The current rate adjustment timeline allows for a mandatory 45 days for notice of rate adjustment (although USPS has kept their verbal commitment to the industry to provide 90 days), 20 days for initial comments, 7 days for comments on any revisions, and 14 days for commission decision.
Following that schedule to meet a 3rd or 4th week January implementation date we should expect to see the USPS proposal to the Postal Regulatory Commission (PRC) no later than mid-October.
Historically at this time of the year the USPS has already provided the industry pricing signals of any expected structural changes, that, along with following the CPI have provided predictability for forecasting changes to their upcoming year’s postage spend.
At the recent July MTAC meetings, the USPS confirmed that they are asking for the same promotions as offered in 2020, with a few technical caveats, but advised they were not in a position to discuss pricing for another 4-6 weeks. That could bring us to mid-September without the benefit of an assured number to budget with.
Most businesses look to forecast their 2021 mailings by the FY2021 (Oct 1,2020) time frame. Without a clear indicator of what percentage to use for their mail mix, they will be at a disadvantage to accurately budget spend using benchmarked volumes, I fear this will force them to reduce volume projections in anticipation of unforeseen costs.
The Postal Accountability Enhancement Act of 2006 (PAEA) divided postal products into two categories; market-dominant and competitive. The law established rate-setting policies for each category, but the USPS has much greater flexibility in setting competitive products and services rates, they need only to cover their attributable costs and show they are not subsidized by market-dominant products, and make an appropriate contribution to institutional costs. The USPS must still present these rate proposals to the PRC for review.
Temporary Price Increase for Commercial Parcels
USPS proposes a temporary package pricing surcharge of approximately 8% depending on the product, to take effect on October 18, 2020, with a rollback to current levels on December 27, 2020. The PRC invites comments until Aug 31 st. The proposal does NOT increase retail package prices, only commercial ones.
What factors could impact Market Dominant Postage 2021 rates?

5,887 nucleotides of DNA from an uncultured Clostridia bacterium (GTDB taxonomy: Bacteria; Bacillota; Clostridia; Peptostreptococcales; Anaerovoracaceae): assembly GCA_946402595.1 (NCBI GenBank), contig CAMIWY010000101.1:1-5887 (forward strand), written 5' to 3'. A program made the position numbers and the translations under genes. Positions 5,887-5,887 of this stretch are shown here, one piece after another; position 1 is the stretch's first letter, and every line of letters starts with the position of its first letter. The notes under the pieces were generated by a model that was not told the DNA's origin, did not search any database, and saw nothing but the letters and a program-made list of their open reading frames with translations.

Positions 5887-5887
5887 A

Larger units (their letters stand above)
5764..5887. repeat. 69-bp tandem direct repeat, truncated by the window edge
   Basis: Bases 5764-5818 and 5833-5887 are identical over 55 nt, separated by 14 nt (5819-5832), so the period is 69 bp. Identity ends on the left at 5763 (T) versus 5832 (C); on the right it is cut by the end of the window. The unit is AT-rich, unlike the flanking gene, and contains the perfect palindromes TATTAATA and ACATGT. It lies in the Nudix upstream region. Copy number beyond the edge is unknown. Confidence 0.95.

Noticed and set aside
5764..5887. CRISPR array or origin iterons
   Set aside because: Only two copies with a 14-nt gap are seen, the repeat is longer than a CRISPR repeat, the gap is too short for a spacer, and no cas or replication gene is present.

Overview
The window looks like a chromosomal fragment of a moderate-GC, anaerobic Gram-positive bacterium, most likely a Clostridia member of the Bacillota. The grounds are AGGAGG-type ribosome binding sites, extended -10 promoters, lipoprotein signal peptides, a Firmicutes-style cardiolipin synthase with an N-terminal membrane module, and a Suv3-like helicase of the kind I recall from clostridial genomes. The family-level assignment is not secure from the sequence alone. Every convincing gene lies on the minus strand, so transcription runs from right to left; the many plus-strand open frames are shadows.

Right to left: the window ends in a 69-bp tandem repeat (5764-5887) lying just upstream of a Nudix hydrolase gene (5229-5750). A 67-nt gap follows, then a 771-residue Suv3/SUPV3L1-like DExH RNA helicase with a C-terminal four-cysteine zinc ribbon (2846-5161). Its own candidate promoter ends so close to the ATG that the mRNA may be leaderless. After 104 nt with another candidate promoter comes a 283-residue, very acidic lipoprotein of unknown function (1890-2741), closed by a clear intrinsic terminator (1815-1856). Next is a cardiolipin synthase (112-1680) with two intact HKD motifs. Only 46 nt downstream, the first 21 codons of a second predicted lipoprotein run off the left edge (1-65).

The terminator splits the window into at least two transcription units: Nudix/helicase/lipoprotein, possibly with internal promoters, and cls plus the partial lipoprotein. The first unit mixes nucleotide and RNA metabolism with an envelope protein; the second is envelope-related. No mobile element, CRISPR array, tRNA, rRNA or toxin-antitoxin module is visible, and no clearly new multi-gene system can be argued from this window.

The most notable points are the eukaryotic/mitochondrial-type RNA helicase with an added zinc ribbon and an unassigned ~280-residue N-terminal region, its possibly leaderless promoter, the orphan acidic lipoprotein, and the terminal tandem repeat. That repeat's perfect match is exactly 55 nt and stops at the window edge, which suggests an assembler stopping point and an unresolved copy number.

CPI-U – Under PAEA, the USPS may raise the rates (prices) of products in the
market-dominant class by no more than the Consumer Price Index for All Urban Consumers (CPI-U) plus any additional unused rate authority. July CPI-U is 1.495%, and the allowable unused rate authority for Marketing Mail is 0.04%, to total 1.535%. Variables include; live CPI-U numbers at the time of filing, and how the USPS decides to disperse that amount across the categories and cells. In recent years the USPS has used August CPI-U to establish CPI for Price Cap, 2020 trends project that number to be 1.35% – 1.5%.
Exigent Rate Provision – The PAEA contains an exigency provision, allowing for rate increases above the CPI-U. The exigency standard can only be met “due to either extraordinary or exceptional circumstances.” While the pandemic is truly an exceptional circumstance and the USPS can directly attribute mail volume declines to COVID the increased package volume has offset any revenue declines, so we struggle to see any support for an exigency argument.
Legislation – There has been a dramatic increase in the media and Congressional oversight interest into USPS operations, but sadly this hasn’t seemed to increase the probability of any meaningful legislation being passed in 2020 that could alleviate costly pre-funding burdens. The house did pass the USPS Fairness act H.R.2382 in February 2020 that would repeal the requirement that the U.S. Postal Service annually prepay future retiree health benefits, but as of yet no movement in the Senate. Other more comprehensive measures such as HR.2553, H.R.597, S.2629, have not received the support they need in order to move through the house and senate. Unlikely any legislation would be passed that would impact 2021 postage rates.
PRC 10-year rate review – The 2006 PAEA mandated that the PRC review the system 10 years later to determine if it is achieving the objectives established by Congress. The PRC began that process in December 2016, their 2017 released findings resulted in a burst of comments and hints of litigation. In December of 2019, they revised their proposal, yet it still allows for a 2% additional authority for underwater products, and a 1% performance incentive. The initial comment period expired Feb. 3 rd with reply comments due by March 4th, 2020. With those dates now in the past, and a final rule not released, the likely hood of further action to be taken before any implementation date can be set makes one unsure of how these numbers can be factored into the expected 2021 rates.
What can you do to prepare?
As we wait for numbers from the USPS we revisit the historical signals from past rate changes to use as indicators for future expectations. In the Marketing Mail Flat category High-Density rate continues to be the safe haven from postal rate increases with a modest 0.8% price increase over the three-year period 2018-2020. Carrier route bundle/pallet and presort rates each have increased no more than 2.5% in that same period, while other presort levels such as 3Digit to Mixed ADC have experienced increases from 8.6% to 11.4% in total over the past three years. These signals indicate there are ways to minimize the impact of rate adjustments by doing all things possible to achieve the finest presort levels available. When solo mailing density doesn’t lend itself to these categories, Co-Mailing can be used to achieve sort levels
As new information becomes available that may impact your 2021 postage spend, we will provide updates.
For any questions or for more details, please contact the LSC Postal Affairs Group at email@example.com